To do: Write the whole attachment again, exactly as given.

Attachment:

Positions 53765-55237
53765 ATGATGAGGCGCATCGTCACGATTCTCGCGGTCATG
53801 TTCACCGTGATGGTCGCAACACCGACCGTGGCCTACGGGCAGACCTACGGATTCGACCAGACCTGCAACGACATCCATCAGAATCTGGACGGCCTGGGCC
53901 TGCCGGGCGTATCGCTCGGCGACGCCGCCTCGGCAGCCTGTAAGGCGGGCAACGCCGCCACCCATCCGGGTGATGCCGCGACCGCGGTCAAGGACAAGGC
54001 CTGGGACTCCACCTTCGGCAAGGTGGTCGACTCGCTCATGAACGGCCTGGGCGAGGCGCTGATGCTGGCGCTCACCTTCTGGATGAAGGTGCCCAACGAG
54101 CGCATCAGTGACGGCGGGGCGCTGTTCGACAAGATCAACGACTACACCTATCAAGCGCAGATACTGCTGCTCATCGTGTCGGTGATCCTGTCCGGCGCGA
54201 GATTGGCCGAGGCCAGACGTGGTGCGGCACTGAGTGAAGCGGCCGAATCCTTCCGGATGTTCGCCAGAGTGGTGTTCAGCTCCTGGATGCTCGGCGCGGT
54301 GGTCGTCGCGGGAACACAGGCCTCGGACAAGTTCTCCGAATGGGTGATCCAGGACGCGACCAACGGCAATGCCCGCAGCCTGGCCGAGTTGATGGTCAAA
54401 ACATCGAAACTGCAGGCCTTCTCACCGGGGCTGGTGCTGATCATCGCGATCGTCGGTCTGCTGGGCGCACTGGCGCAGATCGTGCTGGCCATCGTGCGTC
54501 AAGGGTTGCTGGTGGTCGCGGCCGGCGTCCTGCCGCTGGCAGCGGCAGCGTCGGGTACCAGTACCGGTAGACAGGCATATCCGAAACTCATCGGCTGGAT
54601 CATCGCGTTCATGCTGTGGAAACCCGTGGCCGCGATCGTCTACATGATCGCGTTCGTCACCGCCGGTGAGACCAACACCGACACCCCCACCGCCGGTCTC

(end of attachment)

Positions 53765-55237
53765 ATGATGAGGCGCATCGTCACGATTCTCGCGGTCATG
53801 TTCACCGTGATGGTCGCAACACCGACCGTGGCCTACGGGCAGACCTACGGATTCGACCAGACCTGCAACGACATCCATCAGAATCTGGACGGCCTGGGCC
53901 TGCCGGGCGTATCGCTCGGCGACGCCGCCTCGGCAGCCTGTAAGGCGGGCAACGCCGCCACCCATCCGGGTGATGCCGCGACCGCGGTCAAGGACAAGGC
54001 CTGGGACTCCACCTTCGGCAAGGTGGTCGACTCGCTCATGAACGGCCTGGGCGAGGCGCTGATGCTGGCGCTCACCTTCTGGATGAAGGTGCCCAACGAG
54101 CGCATCAGTGACGGCGGGGCGCTGTTCGACAAGATCAACGACTACACCTATCAAGCGCAGATACTGCTGCTCATCGTGTCGGTGATCCTGTCCGGCGCGA
54201 GATTGGCCGAGGCCAGACGTGGTGCGGCACTGAGTGAAGCGGCCGAATCCTTCCGGATGTTCGCCAGAGTGGTGTTCAGCTCCTGGATGCTCGGCGCGGT
54301 GGTCGTCGCGGGAACACAGGCCTCGGACAAGTTCTCCGAATGGGTGATCCAGGACGCGACCAACGGCAATGCCCGCAGCCTGGCCGAGTTGATGGTCAAA
54401 ACATCGAAACTGCAGGCCTTCTCACCGGGGCTGGTGCTGATCATCGCGATCGTCGGTCTGCTGGGCGCACTGGCGCAGATCGTGCTGGCCATCGTGCGTC
54501 AAGGGTTGCTGGTGGTCGCGGCCGGCGTCCTGCCGCTGGCAGCGGCAGCGTCGGGTACCAGTACCGGTAGACAGGCATATCCGAAACTCATCGGCTGGAT
54601 CATCGCGTTCATGCTGTGGAAACCCGTGGCCGCGATCGTCTACATGATCGCGTTCGTCACCGCCGGTGAGACCAACACCGACACCCCCACCGCCGGTCTC